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Because he paints in layers creating texture, Thornton paints in acrylic, but will use oil paint to add richness to elements in his paintings, such as eyes.

Featured Article

Local Artist Paints Larger Than Life

Inspiration Comes in Many Forms for Andrew Thornton

Article by Lynette Confer

Photography by Miguel Edwards

Originally published in Bend Lifestyle

Local large-scale artist, Andrew Thornton, has come full circle. “Growing up, everyone always said I was an artist, that was my identity,” remarks Thornton. “I thought of it as something to do, but I never thought of it as a career. I was always just trying to have something relevant to do for work.” After college, Thornton worked for years in the professional world and became a bit of a serial entrepreneur.

In 2009, Thornton, a native Oregonian, moved to Bend. “When I got here, the Hullabaloo Festival was going on and they had these street art chalk contests,” notes Thornton. He decided to enter and ended up winning the contest several years in a row. It was at one of these contests where Thornton was recruited by Whole Foods as a muralist. 

For four years Thornton worked as a graphic artist for Whole Foods. But, he found that watching his murals get painted over to make room for the next one was not what he wanted to do. “You pour your heart into it, you know,” he says. “So, as an artist, I knew that I wanted to create work that outlives me, work that doesn’t get painted over, work that will be here when I am gone.” While working at Whole Foods, Thornton was hired for his first large-scale commissioned painting. “That’s how all this started, by doing murals," Thornton reflects. "This large-scale art, it just sings to me.”

The scale of Thornton’s art is part of what makes it unique. And powerful. It is difficult to comprehend the scope of it by a photo or from his website or Instagram. “Someone will see a piece on my website and I encourage them to see it in person,” Thornton says. In person, many of Thornton’s canvases will tower over you and all have a completely different presence. In fact, Thornton builds his own canvases for his largest works.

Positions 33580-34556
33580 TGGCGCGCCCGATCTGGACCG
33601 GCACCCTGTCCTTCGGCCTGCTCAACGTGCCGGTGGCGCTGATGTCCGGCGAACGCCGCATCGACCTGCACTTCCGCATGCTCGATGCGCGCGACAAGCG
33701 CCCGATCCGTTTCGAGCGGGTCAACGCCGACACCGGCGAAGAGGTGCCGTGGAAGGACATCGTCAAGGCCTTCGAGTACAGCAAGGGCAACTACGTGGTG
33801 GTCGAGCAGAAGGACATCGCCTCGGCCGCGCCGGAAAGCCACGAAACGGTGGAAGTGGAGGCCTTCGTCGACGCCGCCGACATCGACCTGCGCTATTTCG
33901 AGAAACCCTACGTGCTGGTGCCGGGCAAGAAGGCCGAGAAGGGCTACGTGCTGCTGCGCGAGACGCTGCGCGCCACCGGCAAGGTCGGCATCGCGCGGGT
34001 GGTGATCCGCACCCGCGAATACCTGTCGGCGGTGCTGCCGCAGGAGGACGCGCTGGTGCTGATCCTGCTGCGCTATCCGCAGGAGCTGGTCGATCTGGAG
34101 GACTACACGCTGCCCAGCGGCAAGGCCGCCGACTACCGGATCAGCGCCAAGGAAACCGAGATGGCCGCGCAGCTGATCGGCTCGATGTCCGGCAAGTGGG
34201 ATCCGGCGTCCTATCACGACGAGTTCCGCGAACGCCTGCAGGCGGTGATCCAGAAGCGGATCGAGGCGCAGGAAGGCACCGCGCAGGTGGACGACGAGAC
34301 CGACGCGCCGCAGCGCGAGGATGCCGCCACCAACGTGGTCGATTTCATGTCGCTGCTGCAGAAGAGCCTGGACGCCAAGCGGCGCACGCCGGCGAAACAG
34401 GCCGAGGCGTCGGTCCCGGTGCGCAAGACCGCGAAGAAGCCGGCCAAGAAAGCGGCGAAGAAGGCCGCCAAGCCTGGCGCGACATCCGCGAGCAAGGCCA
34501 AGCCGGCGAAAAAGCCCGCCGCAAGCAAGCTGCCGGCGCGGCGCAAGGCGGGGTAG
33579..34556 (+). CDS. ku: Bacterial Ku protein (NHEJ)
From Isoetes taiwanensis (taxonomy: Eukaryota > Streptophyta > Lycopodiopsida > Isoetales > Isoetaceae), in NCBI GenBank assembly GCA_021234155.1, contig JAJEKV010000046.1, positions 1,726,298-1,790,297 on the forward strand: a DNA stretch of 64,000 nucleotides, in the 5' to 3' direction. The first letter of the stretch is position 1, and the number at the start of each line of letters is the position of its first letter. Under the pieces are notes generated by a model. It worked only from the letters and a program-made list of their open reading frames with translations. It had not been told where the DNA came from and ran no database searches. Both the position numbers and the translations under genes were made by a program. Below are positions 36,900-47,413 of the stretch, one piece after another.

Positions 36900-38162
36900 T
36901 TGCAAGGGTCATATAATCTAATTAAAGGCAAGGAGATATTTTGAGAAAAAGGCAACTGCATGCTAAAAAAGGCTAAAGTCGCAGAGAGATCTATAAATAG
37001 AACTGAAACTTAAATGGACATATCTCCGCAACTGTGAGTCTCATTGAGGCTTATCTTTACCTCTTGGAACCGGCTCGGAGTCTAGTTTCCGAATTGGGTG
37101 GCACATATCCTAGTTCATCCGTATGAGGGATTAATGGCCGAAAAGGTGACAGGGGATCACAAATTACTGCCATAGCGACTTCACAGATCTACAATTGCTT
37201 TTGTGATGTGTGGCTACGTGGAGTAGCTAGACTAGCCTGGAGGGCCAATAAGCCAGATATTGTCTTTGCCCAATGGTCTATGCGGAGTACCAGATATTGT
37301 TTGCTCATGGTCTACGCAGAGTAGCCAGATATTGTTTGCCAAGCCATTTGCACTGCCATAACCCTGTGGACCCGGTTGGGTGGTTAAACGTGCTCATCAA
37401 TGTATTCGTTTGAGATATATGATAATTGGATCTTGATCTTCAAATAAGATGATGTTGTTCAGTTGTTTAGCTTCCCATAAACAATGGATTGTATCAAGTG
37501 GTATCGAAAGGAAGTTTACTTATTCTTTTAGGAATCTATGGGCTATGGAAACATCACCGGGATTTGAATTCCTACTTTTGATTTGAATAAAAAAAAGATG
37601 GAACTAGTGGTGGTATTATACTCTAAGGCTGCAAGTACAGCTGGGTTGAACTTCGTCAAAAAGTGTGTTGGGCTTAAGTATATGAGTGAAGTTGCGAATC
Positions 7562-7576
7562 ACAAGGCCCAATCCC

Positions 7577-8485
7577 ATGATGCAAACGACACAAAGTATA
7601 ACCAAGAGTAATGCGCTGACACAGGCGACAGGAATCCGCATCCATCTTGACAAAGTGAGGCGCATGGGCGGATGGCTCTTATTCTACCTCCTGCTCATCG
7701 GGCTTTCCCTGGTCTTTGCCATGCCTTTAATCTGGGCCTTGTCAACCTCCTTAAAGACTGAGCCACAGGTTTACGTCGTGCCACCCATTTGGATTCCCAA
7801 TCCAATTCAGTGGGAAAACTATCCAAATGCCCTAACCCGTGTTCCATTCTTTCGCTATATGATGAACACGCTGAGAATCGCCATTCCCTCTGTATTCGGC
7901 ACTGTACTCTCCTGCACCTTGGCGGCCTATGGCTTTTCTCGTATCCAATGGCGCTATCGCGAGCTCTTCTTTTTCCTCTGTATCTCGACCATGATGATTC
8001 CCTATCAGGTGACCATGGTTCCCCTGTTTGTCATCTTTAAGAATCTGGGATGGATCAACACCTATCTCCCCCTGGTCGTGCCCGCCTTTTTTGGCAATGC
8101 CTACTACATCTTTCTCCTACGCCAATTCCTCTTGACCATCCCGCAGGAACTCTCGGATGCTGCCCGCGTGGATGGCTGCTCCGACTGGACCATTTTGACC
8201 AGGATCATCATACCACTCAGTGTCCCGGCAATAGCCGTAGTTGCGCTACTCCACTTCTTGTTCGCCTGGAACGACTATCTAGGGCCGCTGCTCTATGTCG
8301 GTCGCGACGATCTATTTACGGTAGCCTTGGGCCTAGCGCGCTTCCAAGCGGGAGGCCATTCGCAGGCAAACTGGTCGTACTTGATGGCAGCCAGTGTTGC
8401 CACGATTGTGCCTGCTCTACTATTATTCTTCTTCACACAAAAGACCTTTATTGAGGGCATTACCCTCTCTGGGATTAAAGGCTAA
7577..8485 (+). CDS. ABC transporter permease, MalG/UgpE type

Before meeting with a client, Thornton will prepare eight to ten small sketches. “I will ask a client what they are drawn to . . . and they might not even know why, but maybe one of the sketches, photos or other examples I bring along will speak to them,” explains Thornton. Start to finish, most of his large-scale paintings will take approximately six weeks to complete. He checks in with the clients twice during the process to make sure he’s on the right track. “But, I also tell them that the final piece will be a work of its own. It comes together the way it comes together,” he notes.

When speaking about his painting process, Thornton admits that it is not always easy. “At first I’m working in layers, there are just shadows, a lot of gray and weird colors,” he says. “But although those layers will get covered, they have to be there. It’s like building a house, you have to have the foundation and the framing.” It isn’t until a painting is about 80 percent complete, when the highlights are going in, that Thornton says it feels like watching your favorite team win the championship. “It’s at this point that a painting starts to sing,” explains Thornton. “Until then, you aren’t sure it’s working, but now it’s this joyous feeling of accomplishment. There’s not much of that in regular life, so when you get that feeling, it’s worth every stage of the process.”

Thornton usually has three to four paintings in the works, and currently has nine works commissioned. Inspiration for his paintings naturally comes from his clients. But, outside of his commissioned work, Thornton finds inspiration from nature, wildlife and pets. He also enjoys painting abstracts. 

Although Thornton did not pursue art as a profession early on, it was always part of his life. “I always had this thought that I did not ever want to be a ‘starving artist,’” says Thornton. “The world made me think that I might not be able to make a living as an artist. But, I’ve learned that you can't let the outside world determine your life.” Thornton says he is looking toward his future retirement. “The wonderful thing is, this is something I can see myself doing at 80 years old. Art is never work for me, it’s always a pleasure. Art was who I was, but not what I did, until now.”

For examples of Thornton’s work, along with contact info, go to AndrewThornton.Studio

  • Painted for his family as a momento of his childhood, “Bliss” (to lower left), is a piece Thornton painted of his favorite spot in Oregon at Diamond Lake.
  • Standing over eight feet tall, this wolf is one of Thornton's largest paintings to date.
  • This painting, “Ramble On,” was commissioned by Mountain Burger in Northwest Crossing and inspired by a photo Thornton took himself.
  • This monochromatic painting, "Throw It Again," captures a Golden Retriever's impatient expression and is Thornton's largest canvas at 6 ft. x 8 ft.
  • Because he paints in layers creating texture, Thornton paints in acrylic, but will use oil paint to add richness to elements in his paintings, such as eyes.
  • Still untitled and in progress, this painting is a technical exercise inspired by a photo Thornton took in Africa and will be offered for sale when complete.
  • African wildlife and landscapes inspire Thornton and his goal in painting is always to give his audience something to think about.
  • Thornton says these large-scale paintings are the art that "sings" to him the most.